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John M. Johnson

15th Wisconsin Volunteer Infantry
The Scandinavian Regiment

Database Record Change Request

Name at Enlist

John M. Johnson

Birth Name

Johan Martin Johannesen

Other Names



1832 – 19 Sep 1863

Birth Place


Birth Country


Resident of Muster-In

Madison, Dane County, WI

Company at Enlistment


2nd Company


Rank at Enlistment


Muster Date


Cause of Death

Killed in action at Chickamauga

Death Location

Chickamauga, Walker County, GA

Burial Location

Buried in an unmarked grave on the Chickamauga battlefield


Johannes Johannesen



John M. Johnson joined at the recommendation of Colonel (Oberst) Iver Tjentland. His residence at the time was Madison, Dane County, WI.

After nearly 3 months at Camp Randall learning to be an officer, Lieutenant Johnson left there in early March 1862, with Company E and the regiment to join the war. From then until September 1863, he was listed as “Present” with the 15th. As such he would have participated in the successful siege of Island No. 10 on the Mississippi River in TN, and the surprise raid on Union City, TN, in March and April 1862. That summer he would have been with the 15th on campaign through TN, MS, and AL. In August and September he would have participated in the grueling 400-mile retreat with General Buell up to Louisville, KY, with the last 2 weeks being on half rations and short of water.

On September 2, 1862, 1st Lieutenant Tjentland resigned his commission and left the Army, leaving Company E with only 2 officers. Lieutenant Johnson would have been present at the October 8, 1862, Battle of Perryville, KY, which is also called the Battle of Chaplin Hills. While this was the 15th’s first big battle, it emerged without any fatalities.

At the recommendation of Colonel Heg, the Governor of WI commissioned Lieutenant Johnson as the new Captain (Kaptein) of Company A on November 8, 1862, to rank from October 20, 1862. He replaced Captain Oliver G. Thompson.

On December 26, 1862, Captain Johnson led Company A in the 15th’s desperate charge upon a Confederate artillery battery at Knob Gap, TN, just south of  Nashville. There the 15th captured a brass cannon. He also led the company during the long, cold, wet, and bloody Battle of Stone River, TN, also called the Battle of Murfreesboro, on December 30-31, 1862. It is there that the 15th first suffered serious battle casualties, and was cited for bravery. In his after action report Colonel Heg wrote that Captain Johnson in particular “deserved to be remembered” for his actions during the battle. The following is from Buslett’s 1895 history of the 15th WI.

“After the battle General Rosecrans issued an order to the various regiments’ commanders to submit to headquarters a list of one sergeant, two corporals and four or five privates in each company (altogether no more than six from each company), who had shown the greatest courage and ability during the battle. These would be entered on the Roll of Honor.”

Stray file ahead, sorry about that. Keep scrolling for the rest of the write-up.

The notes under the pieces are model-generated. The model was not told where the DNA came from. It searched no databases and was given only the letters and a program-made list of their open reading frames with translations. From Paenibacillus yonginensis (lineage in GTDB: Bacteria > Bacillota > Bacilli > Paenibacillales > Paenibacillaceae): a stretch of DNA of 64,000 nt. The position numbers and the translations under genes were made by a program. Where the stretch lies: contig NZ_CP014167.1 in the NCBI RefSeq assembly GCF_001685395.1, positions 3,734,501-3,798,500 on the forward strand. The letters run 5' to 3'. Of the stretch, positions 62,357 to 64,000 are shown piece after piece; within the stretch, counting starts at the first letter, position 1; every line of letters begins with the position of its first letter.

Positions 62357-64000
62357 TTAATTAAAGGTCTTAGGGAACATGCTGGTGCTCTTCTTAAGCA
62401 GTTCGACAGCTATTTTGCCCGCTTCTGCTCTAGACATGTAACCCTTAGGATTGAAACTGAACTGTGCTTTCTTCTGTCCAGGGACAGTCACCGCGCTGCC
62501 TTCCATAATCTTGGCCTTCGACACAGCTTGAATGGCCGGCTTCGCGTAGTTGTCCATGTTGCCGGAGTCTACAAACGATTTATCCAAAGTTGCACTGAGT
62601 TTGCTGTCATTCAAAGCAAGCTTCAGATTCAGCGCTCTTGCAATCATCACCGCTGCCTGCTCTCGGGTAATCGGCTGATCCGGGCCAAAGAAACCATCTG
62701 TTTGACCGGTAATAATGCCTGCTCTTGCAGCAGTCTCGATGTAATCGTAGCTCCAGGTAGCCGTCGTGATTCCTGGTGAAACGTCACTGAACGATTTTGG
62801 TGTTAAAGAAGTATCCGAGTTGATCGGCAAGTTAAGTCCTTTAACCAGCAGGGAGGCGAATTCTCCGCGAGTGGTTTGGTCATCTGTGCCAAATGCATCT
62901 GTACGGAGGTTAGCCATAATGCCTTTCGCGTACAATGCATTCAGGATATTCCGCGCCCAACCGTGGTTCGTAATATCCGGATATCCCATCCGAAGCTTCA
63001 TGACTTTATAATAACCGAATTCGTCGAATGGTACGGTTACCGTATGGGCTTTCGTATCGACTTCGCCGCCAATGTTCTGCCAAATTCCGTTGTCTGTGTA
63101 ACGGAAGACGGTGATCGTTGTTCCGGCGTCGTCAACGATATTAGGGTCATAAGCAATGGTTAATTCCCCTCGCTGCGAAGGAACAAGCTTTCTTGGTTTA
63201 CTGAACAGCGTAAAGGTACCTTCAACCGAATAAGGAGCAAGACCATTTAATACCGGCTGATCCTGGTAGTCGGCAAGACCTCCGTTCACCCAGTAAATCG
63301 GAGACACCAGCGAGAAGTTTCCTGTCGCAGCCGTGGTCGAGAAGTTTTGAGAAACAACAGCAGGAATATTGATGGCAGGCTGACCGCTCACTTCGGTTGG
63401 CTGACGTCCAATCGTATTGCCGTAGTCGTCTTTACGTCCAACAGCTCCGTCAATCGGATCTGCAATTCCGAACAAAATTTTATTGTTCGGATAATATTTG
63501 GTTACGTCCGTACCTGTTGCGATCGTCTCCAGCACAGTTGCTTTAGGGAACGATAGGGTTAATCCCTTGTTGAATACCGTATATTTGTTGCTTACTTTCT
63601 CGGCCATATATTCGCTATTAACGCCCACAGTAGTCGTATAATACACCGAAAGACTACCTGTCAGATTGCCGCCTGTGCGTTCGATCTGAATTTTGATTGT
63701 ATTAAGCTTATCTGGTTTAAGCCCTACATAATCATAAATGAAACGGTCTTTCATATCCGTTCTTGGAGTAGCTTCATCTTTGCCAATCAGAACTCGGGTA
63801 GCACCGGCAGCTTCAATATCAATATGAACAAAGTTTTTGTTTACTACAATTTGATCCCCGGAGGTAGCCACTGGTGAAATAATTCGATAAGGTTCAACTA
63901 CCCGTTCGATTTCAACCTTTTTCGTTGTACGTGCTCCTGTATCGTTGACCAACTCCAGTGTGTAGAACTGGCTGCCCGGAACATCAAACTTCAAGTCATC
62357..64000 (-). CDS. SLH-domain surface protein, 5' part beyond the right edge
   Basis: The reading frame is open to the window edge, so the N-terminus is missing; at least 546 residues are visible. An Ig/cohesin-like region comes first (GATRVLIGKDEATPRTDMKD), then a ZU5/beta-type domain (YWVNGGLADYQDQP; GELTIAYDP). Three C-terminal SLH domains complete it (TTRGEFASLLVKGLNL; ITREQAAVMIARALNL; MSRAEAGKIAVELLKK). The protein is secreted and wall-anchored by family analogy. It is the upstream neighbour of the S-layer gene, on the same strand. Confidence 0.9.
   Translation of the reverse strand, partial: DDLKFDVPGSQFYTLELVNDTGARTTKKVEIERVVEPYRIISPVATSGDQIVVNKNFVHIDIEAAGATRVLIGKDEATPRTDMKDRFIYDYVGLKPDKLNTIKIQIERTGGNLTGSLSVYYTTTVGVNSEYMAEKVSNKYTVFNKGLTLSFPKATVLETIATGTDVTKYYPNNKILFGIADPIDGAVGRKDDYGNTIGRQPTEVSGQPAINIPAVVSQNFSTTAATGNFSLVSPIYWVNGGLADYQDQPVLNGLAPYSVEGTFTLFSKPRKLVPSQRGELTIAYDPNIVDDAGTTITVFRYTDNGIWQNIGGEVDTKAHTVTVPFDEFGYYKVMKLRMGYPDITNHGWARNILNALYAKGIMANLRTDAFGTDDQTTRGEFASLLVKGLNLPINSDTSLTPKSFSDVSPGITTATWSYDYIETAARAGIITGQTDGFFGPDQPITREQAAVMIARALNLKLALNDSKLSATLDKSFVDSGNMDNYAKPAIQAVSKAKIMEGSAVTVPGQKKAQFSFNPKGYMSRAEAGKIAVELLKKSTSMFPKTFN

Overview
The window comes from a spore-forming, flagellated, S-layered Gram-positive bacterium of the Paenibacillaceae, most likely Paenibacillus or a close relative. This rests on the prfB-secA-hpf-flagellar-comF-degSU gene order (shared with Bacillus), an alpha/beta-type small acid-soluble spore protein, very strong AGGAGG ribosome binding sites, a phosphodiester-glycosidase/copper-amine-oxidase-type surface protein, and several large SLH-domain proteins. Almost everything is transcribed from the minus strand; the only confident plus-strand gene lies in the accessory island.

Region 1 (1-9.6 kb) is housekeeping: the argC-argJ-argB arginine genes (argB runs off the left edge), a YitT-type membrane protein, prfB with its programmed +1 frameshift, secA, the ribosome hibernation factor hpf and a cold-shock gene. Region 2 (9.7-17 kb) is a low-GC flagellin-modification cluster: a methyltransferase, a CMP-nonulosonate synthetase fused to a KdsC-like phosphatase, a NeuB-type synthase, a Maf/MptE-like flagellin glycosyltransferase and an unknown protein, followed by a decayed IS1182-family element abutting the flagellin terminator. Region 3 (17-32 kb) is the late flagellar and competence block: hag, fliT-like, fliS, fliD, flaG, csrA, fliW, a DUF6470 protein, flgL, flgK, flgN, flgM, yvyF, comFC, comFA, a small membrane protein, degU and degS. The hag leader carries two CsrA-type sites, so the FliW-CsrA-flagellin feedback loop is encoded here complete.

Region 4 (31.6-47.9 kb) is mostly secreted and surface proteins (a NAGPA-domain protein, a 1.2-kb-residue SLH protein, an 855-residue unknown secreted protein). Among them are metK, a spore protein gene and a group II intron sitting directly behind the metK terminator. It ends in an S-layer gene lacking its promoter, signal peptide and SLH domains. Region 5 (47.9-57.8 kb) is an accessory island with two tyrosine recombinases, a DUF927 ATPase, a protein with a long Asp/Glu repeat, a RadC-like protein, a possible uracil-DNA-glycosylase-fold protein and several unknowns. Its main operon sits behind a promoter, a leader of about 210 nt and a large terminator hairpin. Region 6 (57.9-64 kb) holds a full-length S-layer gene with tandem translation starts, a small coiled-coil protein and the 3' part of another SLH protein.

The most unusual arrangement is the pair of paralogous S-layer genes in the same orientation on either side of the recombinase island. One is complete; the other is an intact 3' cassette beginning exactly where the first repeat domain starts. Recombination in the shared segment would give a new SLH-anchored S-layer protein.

Captain Johnson’s was subsequently entered on the Roll of Honor for the 2nd Brigade, 1st Division, 20th Army Corps for his actions in the battle.

The 15th camped in the Murfreesboro area for the next 6 months, except for 2 weeks in February when it was sent to Franklin, TN. On May 7, 1863, at Murfreesboro, TN, Captain Johnson was finally mustered into the Federal Army at the rank of Captain (Kaptein), with his rank to date from November 10, 1862. Starting June 23, 1863, the regiment took part in General Rosecrans’ Tullahoma campaign. On July 3, 1863, it camped at Winchester, Franklin County, TN.

On August 17, 1863, the 15th left Winchester to participate in General Rosecrans’ Chickamauga campaign. Captain Johnson is believed to have been present at the daring early morning crossing of the Tennessee River on August 28th, which the 15th led. On September 19, 1863, Captain Johnson led Company A into the fighting at Chickamauga, GA — the second bloodiest battle of the war. Some 63% of the 15th’s soldiers who were at Chickamauga were killed, wounded, or taken prisoner. Early on the afternoon of the 19th, Captain Johnson was killed in action amidst the fierce fighting near Viniard’s Farm. He was said to have been “hit with a bullet through the heart.” His body fell into the hands of the Confederate Army, which controlled the battlefield for several months afterwards. After his death, command of Company A fell to Lieutenant Thompson. He was killed in action the next morning, leaving the company in command of 1st Sergeant Arnoldus Schlambusch.

In the 15th’s after action report on the battle, Captain Johnson was cited as an officer “….who showed more than ordinary courage and bravery during the battle.” Buslett’s 1895 history of the 15th WI says this about him.

“He was a conscientious and beloved officer who was concerned for his subordinates’ well-being and, when he received an order from a superior, he did not stop to consider it but executed it immediately. There was great sorrow when word came of his death; a friend and a brave soldier had fallen.”

Sources: Report to the Governor on the 15th Wisconsin at the Battle of Stone (sic) River by Colonel Hans C. Heg (Murfreesboro, TN, January 9, 1863); The Battle of Chickamauga, Captain Mons Grinager (Chattanooga, TN, September 29, 1863); Civil War Compiled Military Service Records, Office of Adjutant General of the United States (Washington, DC); Regimental Descriptive Rolls, Volume 20, Office of the Adjutant General State of Wisconsin (Madison, Wisconsin, 1885); Roster of Wisconsin Volunteers, War of the Rebellion, 1861-1865, Volume 1, Office of the Adjutant General State of Wisconsin (Madison, Wisconsin, 1886).